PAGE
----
FEBRUARY 5, 2009
One common thing horror writers/directors will say when defending the poorly drawn characters in their films is “We want you to be able to identify with one of them”. So if you’re a jock, you’ll identify with the jock, as long as they don’t give him too many details. Because if he’s the cornerback on the Vipers and has a busted knee and a steroid problem, and you’re the 2nd string QB for the Gators and you’re hooked on coke, then you lose that connective tissue, I guess. Anyway, it’s rare I see a horror movie where I can identify with anyone on that level - Randy in Scream is probably the closest thing I’ve ever seen. So I was really excited for Midnight Movie, which concerns folks that will go to an independent theater to watch an old horror movie at midnight, much like I do on a weekly basis (speaking of which - tomorrow @ the Nuart: Ken Russell’s The Devils!).
Unfortunately, identifying with the folks can only buy a movie so much goodwill (which isn’t much - most of the characters don’t even really want to be there, and the “film geek” is of course presented as a bumbling loser). You gotta deliver on the other levels, and that is where Midnight Movie blunders. For starters, the killer makes things hard for himself. He can go in and out of the movie at will, which not only severely undercuts the suspense, but makes his actions nonsensical at times. Why does he bother stalking anyone when he can just appear behind them and kill them?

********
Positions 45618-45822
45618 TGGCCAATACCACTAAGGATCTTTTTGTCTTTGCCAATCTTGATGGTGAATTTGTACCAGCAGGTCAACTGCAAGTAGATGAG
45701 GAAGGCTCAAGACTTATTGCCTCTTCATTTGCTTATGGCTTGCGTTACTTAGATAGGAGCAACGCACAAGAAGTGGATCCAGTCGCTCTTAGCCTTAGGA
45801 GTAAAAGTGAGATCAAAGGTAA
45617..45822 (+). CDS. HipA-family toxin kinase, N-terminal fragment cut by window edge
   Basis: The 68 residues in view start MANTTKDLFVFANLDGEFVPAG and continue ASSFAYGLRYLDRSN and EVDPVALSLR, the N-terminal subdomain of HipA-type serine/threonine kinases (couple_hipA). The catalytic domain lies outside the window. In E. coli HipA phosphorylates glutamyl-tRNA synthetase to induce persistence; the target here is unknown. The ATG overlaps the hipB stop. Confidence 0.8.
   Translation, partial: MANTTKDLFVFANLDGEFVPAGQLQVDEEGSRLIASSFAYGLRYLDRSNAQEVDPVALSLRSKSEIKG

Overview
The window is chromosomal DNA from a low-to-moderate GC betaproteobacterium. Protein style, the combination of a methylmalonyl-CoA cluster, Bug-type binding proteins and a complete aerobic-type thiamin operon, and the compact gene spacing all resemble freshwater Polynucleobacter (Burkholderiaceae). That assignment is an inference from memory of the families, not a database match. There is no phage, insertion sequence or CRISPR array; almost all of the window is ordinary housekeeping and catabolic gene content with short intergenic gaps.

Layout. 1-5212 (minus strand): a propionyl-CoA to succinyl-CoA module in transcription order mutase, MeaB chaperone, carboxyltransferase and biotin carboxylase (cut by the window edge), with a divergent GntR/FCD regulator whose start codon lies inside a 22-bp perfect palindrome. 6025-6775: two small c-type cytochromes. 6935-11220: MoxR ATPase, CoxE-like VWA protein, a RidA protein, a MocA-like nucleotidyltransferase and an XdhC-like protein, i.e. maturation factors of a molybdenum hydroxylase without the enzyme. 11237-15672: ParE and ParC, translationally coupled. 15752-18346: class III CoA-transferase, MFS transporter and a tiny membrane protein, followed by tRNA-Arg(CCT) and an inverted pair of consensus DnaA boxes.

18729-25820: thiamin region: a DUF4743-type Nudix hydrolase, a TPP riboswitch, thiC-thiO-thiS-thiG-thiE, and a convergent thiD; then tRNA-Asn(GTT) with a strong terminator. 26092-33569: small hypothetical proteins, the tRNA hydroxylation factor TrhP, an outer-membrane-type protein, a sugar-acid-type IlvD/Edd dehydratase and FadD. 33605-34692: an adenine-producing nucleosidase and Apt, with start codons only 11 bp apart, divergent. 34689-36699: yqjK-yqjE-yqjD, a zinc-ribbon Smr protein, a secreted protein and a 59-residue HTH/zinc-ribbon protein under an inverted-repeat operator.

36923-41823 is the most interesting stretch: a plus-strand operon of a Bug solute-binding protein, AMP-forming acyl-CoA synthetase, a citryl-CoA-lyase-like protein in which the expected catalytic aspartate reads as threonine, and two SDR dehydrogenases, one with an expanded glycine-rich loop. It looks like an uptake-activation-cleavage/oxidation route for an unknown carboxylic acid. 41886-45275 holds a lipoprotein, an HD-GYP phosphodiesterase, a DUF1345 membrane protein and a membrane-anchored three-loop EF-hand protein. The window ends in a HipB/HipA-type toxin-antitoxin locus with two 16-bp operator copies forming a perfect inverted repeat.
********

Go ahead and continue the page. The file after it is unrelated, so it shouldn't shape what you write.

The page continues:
Also, the movie within the movie is so obviously brand new film made to look old, so it’s impossible to buy into it. Not to mention that the film is apparently making fun of Texas Chain Saw Massacre, hardly a worthy target for mockery. It’s interesting, at the same time I was watching this movie, my buddy Ryan from Shocktillyoudrop was watching Last Action Hero, and we were texting about that film’s problems, which kept it from being a classic. One was the fact that the “Jack Slater” movie, with its cartoon cats and farting mob men, was completely unbelievable as a legit action movie, which deflated a lot of the movie’s point. Same thing here - the movie centers around the “power” of this particular obscure horror movie, but its as generic as they come, and incredibly amateur to boot.
Another issue - the killer is somehow able to project live footage onto the screen (he films himself killing the moviegoers). I can just assume that one of his supernatural powers allows him to instantaneously splice a 40 year old movie with live footage, but why is it all scratched and in black and white? Is that another power of his? But again, if he’s so powerful, why does he need to pick the kids off one by one anyway? All of this stuff just kept me from ever really buying into the concept, which is a big problem for a “high concept” movie. Had it been a straight up “guy kills people in a movie theater”, it would be a lot easier to digest.